Controversial opinions are best conveyed in person | Sunk costs can keep you from quitting a bad job | Know what types of public speaking make you uncomfortable
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November 14, 2017
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Getting Ahead
Controversial opinions are best conveyed in person
Controversial opinions are best conveyed in person
(Pixabay)
Colleagues are more likely to perceive you positively if you express controversial views face-to-face rather than over email, suggests a study published in Psychological Science. "[A] person's voice reveals something more fundamental: the presence of a humanlike mind capable of thinking and feeling," the study reads.
Ladders (11/13) 
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Sunk costs can keep you from quitting a bad job
Professionals can be reluctant to move on from a job because they feel doing so would waste the time and effort they've already put into the position, Leila Hock writes. It's useful to be aware of this concept -- referred to by economists as "sunk costs" -- because it can also apply in group projects and social situations.
The Muse (11/13) 
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Making the Connection
Know what types of public speaking make you uncomfortable
When people say public speaking makes them anxious, they often are referring to a specific audience size and familiarity with that audience. Each situation -- big or small audience, familiar crowd or strangers -- requires a different approach and practice regimen.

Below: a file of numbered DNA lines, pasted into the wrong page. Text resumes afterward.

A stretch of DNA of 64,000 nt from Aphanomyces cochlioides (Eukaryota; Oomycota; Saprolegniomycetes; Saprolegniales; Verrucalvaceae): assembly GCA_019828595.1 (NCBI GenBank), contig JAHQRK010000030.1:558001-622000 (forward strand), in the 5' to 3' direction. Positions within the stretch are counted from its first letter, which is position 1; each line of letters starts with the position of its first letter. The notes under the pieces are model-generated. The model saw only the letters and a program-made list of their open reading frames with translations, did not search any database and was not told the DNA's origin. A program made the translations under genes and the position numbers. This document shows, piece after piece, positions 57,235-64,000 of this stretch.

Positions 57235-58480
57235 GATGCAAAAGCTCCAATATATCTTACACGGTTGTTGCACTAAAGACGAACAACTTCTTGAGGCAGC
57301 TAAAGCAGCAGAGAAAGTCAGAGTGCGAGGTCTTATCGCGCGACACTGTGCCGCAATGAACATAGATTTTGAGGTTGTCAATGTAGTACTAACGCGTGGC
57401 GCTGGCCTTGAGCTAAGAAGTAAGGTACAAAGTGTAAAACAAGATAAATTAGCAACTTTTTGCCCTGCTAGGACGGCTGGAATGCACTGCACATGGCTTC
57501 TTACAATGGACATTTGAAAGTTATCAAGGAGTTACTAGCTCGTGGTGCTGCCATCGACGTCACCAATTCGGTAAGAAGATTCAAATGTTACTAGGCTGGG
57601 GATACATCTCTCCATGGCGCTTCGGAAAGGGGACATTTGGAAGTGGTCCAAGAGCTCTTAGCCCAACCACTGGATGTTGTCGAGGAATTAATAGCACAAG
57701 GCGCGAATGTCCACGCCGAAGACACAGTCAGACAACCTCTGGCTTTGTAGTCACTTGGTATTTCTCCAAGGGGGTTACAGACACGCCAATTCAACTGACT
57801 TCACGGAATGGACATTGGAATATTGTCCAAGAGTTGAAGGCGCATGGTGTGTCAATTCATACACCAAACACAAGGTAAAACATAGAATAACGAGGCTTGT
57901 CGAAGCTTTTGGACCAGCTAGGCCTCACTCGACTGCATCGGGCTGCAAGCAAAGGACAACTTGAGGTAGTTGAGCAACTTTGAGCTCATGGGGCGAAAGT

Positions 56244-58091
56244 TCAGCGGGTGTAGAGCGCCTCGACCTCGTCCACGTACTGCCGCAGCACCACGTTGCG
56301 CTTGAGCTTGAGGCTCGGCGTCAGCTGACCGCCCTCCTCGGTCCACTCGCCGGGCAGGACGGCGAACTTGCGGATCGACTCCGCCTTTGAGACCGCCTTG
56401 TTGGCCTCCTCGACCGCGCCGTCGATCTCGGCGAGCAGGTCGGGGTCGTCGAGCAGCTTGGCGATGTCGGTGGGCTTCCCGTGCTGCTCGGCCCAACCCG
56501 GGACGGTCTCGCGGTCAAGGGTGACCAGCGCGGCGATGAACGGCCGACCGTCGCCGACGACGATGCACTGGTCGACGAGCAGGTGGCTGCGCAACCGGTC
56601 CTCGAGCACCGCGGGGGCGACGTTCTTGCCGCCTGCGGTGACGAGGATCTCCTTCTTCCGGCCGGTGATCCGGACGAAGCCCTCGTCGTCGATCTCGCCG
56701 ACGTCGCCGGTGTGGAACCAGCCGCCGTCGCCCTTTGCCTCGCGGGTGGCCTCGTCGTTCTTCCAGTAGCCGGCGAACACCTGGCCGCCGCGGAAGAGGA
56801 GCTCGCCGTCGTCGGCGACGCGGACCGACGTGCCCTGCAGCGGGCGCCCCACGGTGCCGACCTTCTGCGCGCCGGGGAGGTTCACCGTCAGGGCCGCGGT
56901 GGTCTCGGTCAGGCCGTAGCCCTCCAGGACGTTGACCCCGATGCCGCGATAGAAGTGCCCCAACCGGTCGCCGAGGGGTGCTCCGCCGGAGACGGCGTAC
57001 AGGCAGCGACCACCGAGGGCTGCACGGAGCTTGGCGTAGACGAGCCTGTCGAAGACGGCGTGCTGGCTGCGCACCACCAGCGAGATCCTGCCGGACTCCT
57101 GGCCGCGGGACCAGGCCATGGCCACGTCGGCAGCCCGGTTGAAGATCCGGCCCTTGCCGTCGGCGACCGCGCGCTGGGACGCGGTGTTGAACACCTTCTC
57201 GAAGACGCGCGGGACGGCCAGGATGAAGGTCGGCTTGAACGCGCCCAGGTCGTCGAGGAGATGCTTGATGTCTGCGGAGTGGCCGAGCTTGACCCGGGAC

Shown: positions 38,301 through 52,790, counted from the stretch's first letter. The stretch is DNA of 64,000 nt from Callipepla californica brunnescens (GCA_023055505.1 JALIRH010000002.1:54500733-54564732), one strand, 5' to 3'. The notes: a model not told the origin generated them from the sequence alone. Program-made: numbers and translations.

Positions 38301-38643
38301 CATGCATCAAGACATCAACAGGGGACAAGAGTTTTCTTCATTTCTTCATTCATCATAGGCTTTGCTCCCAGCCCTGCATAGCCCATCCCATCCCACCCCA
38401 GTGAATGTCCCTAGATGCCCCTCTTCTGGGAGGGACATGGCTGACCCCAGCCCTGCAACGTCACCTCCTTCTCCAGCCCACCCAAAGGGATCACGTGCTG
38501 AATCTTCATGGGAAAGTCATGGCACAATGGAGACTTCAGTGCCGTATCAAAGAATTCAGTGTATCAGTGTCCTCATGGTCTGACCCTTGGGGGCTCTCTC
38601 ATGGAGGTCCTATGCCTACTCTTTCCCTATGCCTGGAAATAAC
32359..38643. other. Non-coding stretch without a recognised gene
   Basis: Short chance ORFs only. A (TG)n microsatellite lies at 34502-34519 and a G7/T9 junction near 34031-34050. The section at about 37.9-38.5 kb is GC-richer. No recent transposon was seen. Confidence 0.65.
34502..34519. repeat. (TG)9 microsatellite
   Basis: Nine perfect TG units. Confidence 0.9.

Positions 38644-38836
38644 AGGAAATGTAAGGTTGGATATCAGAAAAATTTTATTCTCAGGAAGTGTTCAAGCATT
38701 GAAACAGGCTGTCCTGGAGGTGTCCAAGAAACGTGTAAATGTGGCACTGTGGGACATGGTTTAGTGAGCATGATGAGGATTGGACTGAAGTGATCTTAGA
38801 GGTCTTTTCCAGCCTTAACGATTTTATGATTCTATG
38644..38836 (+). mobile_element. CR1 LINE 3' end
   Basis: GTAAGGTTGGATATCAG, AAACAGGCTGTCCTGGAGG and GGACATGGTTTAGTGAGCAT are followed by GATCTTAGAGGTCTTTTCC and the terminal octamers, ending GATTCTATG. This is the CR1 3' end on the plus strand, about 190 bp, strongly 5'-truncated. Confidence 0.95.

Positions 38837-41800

Manner of Speaking (11/5) 
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The Landscape
Demonstrators rally for safe workplaces
Demonstrators rally for safe workplaces
(Mark Ralston/AFP/Getty Images)
Hundreds of demonstrators have rallied in Los Angeles to protest the culture of harassment in the entertainment industry. Journalist Lauren Sivan, who has accused producer Harvey Weinstein, told the crowd, "We want our daughters and sons to be able to go to a workplace and never have to take a meeting with a dude in a bathrobe."
USA Today/The Associated Press (11/12) 
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Your Next Challenge
Watch for these red flags during the hiring process
Certain warning signs can help you detect a bad working environment before you accept a job offer, Alison Green writes. If you found the hiring process to be chaotic or if managers say the company is "like a family," consider these indications of a potentially dysfunctional culture.
U.S. News & World Report (11/13) 
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The Water Cooler
Poland to citizens: Take cue from rabbits and multiply
Poland to citizens: Take cue from rabbits and multiply
(Pixabay)
The Polish government is asking citizens to reproduce to combat the country's low birth rate. Poland's health ministry released a video narrated by a rabbit who explains the keys to reproductive health, complete with the message, "If you ever want to be a parent, follow the example of rabbits."
Fox News/The Associated Press (11/9) 
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No person is your friend ... who demands your silence, or denies your right to grow and be perceived as fully blossomed as you were intended.
Alice Walker,
writer
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